Efficiency of Fear: Creating Virtual Enemies

 Superstitions have always been an effective means to regulate
and discipline. A survey into the virtual enemies of the past and today.

 My people know the two histories of spirituality. Although they
are considered Christians, they have kept alive a few old
superstitions. Whether they are Atheists or Catholics or whatever, that
hasn’t kept them from adopting certain pagan beliefs at the same time.
One of these stems from the fear fuelled by the theory of determinism,
which states that we all have to die some day, that evil forces can
attack us from the sky and someone who is “other” to us, is an Enemy.

 Pagan virtual enemies or: how to control pregnant women

 Some of these pagan virtual enemies were believed to attack young
mothers during pregnancy and cause defects and flaws in their children.
If I pregnant woman was to
 – touch her body while looking at fire – her child may get a mark on its skin;
 – if she were to look at something ugly – her child may end up with bad eyes;
 – if she made fun of the crippled or blind – her child would be crippled or blind;
 – if she touched a cat – her child would grow fury;
 – if she were to look too long at a certain type of animal – her child could turn out weird;
 – and if she were to see a dead person during pregnancy – her child could be born pale, weak or ill

 Pregnant women are also supposed to avoid eating the following foods:
 – rabbit – in order not to pass on their bold eyes to her child;
 – wild rabbit or fish – in order not to pass on large ears;
 – snails – lest her child would be sleazy;

 From fear of being cursed, pregnant women used to wear bracelets
made of garlic (this belief, obviously, is far older than Bram Stoker,
the inventor of Dracula).


 Modern virtual enemies

 The same way of thinking can be found within modern
dictatorships, for example when Cold War propaganda spread “certain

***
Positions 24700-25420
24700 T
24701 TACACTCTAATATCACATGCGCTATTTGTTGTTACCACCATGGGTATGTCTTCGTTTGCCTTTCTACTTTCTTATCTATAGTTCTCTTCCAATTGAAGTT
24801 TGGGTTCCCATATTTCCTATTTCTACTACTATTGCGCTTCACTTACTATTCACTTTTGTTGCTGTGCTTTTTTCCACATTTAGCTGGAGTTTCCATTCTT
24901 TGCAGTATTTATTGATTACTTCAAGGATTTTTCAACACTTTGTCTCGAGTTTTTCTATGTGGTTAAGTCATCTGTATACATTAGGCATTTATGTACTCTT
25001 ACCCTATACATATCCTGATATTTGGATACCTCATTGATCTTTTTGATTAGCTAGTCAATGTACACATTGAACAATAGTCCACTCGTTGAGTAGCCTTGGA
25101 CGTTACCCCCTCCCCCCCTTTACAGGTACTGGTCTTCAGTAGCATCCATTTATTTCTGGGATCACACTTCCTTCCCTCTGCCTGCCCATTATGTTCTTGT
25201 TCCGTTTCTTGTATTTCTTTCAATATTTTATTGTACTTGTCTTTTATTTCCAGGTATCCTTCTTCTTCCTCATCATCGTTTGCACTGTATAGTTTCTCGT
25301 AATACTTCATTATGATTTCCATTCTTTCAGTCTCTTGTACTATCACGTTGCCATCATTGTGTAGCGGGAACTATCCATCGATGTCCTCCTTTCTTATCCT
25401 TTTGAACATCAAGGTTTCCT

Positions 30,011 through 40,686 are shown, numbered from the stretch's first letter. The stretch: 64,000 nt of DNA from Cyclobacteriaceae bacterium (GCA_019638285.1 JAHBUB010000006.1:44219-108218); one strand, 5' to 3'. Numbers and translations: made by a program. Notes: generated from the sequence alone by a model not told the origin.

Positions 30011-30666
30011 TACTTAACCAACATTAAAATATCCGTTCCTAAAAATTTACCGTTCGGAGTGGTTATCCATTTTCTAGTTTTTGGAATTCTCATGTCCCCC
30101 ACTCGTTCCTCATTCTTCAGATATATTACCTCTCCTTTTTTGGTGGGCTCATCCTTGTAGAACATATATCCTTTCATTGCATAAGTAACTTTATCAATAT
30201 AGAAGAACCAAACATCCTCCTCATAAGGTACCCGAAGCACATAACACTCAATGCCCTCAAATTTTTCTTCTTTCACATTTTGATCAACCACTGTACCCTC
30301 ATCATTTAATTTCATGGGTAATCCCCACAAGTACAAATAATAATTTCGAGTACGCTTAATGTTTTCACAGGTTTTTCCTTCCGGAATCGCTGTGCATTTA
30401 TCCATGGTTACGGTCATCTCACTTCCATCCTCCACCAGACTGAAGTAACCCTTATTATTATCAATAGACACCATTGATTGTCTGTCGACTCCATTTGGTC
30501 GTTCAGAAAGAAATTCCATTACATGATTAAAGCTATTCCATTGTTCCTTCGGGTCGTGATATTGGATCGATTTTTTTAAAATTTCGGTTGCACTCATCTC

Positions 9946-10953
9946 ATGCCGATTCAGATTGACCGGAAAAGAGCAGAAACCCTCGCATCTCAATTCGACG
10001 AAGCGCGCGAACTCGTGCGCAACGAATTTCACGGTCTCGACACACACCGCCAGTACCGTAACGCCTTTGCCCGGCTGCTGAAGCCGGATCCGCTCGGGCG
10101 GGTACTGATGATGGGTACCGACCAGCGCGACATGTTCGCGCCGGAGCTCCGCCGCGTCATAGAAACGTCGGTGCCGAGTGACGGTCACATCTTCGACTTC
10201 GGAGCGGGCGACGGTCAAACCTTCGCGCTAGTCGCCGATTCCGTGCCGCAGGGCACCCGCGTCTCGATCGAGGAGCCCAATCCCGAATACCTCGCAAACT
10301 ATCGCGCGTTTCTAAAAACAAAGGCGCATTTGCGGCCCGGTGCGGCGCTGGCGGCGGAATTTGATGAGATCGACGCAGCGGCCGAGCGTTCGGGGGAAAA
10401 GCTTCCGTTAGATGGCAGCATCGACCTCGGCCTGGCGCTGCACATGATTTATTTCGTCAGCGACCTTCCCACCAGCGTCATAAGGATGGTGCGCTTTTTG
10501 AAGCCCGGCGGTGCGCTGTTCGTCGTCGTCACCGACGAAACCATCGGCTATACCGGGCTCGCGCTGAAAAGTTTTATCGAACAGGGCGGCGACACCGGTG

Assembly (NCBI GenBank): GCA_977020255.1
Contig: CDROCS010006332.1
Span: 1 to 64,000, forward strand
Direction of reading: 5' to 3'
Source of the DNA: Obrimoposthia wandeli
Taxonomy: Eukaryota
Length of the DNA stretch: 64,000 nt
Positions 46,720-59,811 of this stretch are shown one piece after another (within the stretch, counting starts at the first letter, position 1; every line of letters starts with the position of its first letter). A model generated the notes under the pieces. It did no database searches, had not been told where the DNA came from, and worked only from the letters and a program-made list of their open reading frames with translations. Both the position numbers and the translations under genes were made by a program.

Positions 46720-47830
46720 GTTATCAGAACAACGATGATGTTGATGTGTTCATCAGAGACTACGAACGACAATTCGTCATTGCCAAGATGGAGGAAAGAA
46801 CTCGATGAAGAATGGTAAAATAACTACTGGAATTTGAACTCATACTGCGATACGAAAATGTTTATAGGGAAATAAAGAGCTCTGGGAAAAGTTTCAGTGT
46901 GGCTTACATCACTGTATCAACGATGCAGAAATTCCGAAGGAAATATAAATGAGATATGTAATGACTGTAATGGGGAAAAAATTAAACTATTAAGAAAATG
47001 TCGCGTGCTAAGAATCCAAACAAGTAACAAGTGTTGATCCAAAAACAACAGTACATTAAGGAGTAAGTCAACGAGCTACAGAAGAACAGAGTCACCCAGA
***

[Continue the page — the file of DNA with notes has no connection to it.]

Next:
attitudes” and implicit messages ‘on the air’. We also see many
examples in the USA. In the beginning the native Indians were
considered to be aliens, and feared only because they were different.
Next it was the deprived African Americans (they were described as
‘bugaboos’ and ‘boogie men’ to frighten young children), then the
minorities, the Japanese and other Asians who immigrated during the
Second World War, and now “true” aliens (i.e. evil strangers) in the TV
series, such as ‘Star Trek’, and ‘The X Files’. I think that the slogan
‘The Fear is Out There’ may just as easily be interpreted as ‘The Fear
Is Between Us’.

 The era of the Virtual Enemy No. 1

 This kind of thinking is always addressing somebody else. It is a
metaphor but of our time and place, projected onto the future, advising
us no to worry too much about the present, it’s the future we should be
frightened of. Obviously, fear is an efficient weapon, when it can
create such a powerful virtual enemy. And today the whole world is
victimized. Because we are made to believe, under the old conspiracy
theory stimuli, in an equation of victim and aggressor… It’s dear
fear again.
 You’re invited to be frightened! Frightened of the man whose
picture you only saw on TV; who can’t be caught, because he’s needed
alive and kicking. If you have any news of his whereabouts or what his
intentions are, let us know. We’ll come and get him. Welcome to the era
of Virtual Enemy No. 1.

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